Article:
by Molly Penn
Once upon a time, someone saw a need in the world, had a vision of how to address it and created your organization to help. Once upon a time, an artist had a vision and created your organization to express that creative idea.
The Effect of Change on Vision
Organizations that stand the test of time are those that grow beyond the original idea – that original idea becomes a collective, shared purpose. Meanwhile, the world around us changes exponentially with the passage of time. The original vision can’t possibly be as relevant to today’s world as it was in the beginning because the world itself has evolved. Most organizations that last, refresh or renew their vision – their purpose – their why. But too often, they do that as a small group of board and staff members, working together, in a closed room (literally and metaphorically). Over time, visions become self-justified – we are important because we exist. We are important because we are passionate about this organization. We are important because funders still fund us. It is a given that we are important.
What is Relevance?
rel·e·vance | \ ˈre-lə-vən(t)s \ Definition of relevance: (a): relation to the matter at hand; (b): practical and socially applicable.
So here’s the irony: your vision can’t possibly be in relation to “the matter at hand” (today’s society and needs) if you come up with it based on your internal idea of the change you seek to create (even if that is shared internally by multiple people). Visions need to be co-created with and by your stakeholders. Determining why your organization should exist is not routine. It is scary and unpredictable and it involves deep listening, collaboration with your stakeholders and the humility and willingness to make changes to stay relevant to the needs at hand today.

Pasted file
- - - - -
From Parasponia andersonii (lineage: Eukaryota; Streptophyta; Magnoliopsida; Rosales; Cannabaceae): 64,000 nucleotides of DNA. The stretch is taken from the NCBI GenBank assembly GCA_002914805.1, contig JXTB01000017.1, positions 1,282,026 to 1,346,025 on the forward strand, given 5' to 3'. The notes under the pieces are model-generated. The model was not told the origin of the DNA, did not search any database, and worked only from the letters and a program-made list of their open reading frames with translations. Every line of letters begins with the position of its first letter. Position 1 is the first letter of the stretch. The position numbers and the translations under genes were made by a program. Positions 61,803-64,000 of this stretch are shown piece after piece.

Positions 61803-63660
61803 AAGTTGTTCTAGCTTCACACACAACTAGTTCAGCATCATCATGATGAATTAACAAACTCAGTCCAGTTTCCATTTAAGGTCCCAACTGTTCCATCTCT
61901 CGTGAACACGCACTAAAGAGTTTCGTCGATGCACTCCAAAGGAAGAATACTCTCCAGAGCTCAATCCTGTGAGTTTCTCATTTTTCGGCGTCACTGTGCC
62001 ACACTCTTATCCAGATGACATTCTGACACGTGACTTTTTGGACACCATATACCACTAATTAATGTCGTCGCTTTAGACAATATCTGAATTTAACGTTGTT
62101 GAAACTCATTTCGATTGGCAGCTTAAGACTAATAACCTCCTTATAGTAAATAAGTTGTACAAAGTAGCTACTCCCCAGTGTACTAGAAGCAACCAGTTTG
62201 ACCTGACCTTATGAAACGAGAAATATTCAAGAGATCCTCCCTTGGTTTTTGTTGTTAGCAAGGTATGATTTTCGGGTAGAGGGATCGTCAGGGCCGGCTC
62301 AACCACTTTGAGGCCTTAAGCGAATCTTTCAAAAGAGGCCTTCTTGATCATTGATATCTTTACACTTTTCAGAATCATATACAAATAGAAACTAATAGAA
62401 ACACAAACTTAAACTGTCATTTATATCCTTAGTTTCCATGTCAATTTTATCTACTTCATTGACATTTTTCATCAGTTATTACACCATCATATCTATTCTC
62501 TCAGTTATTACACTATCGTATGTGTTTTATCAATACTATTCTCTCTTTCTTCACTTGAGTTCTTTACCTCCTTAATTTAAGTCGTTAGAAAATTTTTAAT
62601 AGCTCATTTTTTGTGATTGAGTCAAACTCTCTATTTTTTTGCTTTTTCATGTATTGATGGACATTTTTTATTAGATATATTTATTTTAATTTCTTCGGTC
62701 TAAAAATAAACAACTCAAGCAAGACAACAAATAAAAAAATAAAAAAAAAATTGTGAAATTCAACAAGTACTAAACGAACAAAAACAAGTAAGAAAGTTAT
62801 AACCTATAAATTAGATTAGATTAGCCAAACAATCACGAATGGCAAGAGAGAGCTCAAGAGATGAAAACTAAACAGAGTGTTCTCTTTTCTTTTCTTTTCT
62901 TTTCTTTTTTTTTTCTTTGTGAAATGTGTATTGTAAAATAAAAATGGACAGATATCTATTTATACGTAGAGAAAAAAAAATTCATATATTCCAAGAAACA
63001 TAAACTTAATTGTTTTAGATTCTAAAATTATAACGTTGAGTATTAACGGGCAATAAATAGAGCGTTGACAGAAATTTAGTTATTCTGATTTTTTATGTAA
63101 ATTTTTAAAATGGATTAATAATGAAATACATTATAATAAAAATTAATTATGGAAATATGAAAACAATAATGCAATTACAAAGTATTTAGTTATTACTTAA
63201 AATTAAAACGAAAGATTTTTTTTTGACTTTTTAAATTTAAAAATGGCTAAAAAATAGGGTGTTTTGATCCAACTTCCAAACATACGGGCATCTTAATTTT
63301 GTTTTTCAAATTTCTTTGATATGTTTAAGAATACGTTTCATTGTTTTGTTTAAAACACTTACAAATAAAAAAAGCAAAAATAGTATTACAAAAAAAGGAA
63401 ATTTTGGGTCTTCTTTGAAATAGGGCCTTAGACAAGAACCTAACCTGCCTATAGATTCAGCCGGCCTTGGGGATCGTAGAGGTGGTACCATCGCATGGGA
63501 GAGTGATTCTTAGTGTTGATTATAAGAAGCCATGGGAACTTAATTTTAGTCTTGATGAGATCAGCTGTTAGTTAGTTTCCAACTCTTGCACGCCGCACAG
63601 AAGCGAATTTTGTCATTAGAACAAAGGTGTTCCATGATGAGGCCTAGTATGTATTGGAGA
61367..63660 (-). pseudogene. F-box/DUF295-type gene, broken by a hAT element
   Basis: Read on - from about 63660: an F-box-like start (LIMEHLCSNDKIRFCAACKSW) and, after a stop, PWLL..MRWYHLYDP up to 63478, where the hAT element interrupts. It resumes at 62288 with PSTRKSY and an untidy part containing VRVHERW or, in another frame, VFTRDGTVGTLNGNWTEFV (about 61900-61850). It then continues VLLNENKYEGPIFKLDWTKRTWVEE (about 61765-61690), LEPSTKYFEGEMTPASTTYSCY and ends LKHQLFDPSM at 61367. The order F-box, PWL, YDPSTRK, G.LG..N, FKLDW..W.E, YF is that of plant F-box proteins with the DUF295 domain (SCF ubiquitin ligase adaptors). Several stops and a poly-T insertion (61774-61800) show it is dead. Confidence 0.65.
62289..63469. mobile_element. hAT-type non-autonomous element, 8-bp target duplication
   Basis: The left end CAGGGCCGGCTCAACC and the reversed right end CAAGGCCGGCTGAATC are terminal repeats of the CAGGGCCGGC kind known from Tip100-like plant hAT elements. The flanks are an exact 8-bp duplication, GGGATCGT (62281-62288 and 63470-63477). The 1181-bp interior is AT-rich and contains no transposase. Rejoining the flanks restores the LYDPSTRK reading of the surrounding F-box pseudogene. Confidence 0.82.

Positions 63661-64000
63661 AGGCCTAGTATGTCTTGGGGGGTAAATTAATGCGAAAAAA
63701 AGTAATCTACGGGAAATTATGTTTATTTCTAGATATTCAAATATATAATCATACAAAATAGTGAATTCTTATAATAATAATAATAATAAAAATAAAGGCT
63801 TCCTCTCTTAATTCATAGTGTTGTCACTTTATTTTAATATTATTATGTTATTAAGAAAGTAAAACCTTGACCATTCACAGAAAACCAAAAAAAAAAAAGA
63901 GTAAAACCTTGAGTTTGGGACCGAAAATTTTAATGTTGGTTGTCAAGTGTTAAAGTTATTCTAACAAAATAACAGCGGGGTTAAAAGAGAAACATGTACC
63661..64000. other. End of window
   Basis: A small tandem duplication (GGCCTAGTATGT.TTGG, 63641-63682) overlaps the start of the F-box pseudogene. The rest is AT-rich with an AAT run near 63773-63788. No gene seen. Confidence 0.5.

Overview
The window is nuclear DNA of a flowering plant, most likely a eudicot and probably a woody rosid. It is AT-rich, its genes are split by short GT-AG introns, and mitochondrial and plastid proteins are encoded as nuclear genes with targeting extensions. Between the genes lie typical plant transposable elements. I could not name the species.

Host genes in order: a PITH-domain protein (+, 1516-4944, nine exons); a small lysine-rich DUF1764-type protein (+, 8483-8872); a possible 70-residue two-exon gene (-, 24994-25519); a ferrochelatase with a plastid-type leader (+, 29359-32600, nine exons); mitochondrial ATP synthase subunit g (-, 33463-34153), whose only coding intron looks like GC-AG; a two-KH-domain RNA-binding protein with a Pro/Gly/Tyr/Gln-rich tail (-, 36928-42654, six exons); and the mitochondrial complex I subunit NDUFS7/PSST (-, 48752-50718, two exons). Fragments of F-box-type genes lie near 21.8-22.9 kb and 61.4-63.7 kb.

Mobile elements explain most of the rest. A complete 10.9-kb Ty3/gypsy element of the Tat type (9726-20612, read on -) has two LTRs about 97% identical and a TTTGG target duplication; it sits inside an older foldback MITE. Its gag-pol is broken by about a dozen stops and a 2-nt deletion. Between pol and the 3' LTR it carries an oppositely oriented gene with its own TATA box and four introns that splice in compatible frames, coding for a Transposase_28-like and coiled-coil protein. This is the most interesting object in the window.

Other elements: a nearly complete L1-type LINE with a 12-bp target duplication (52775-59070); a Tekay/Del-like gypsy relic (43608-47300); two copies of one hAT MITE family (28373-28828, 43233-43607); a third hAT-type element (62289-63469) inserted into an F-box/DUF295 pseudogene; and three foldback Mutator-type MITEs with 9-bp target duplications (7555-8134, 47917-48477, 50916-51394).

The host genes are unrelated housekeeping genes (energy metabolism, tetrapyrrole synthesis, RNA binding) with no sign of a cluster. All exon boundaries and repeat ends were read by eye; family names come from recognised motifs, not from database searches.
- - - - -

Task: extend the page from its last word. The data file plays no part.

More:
Imagine a dancer moving around a person who is standing still, not making eye contact. That could be intellectually interesting, but it likely would not evoke much feeling. Now imagine a pair of dancers moving together through space, whirling and changing in physical dialogue with one another. The emotional energy exists in the space between them – the energy of possibility, creativity and innovation.
How to Ensure Your Vision is Relevant
We are increasingly drawn to David Cooperrider’s Appreciative Inquiry model. This framework leads to a shared sense of inspiration about what is important for your organization. It involves co-creating the ideal organization, with your stakeholders. It starts from a place of deep appreciation of what works well now, and uses that to envision what could be in the future. In the process, your stakeholders are giving you their most heartfelt desires for your organization. Of necessity, this process will create a shared vision that is powered by the needs and desires of those you serve, those who have a stake in your outcomes. Organizations must be willing to be vulnerable to truly uncover why their organization is important – not to them but to the world.
If you are interested in learning how to apply an Appreciative Inquiry lens to your organization, reach out. We would love to collaborate with you on how to apply that model to your next change process. Come dance with us!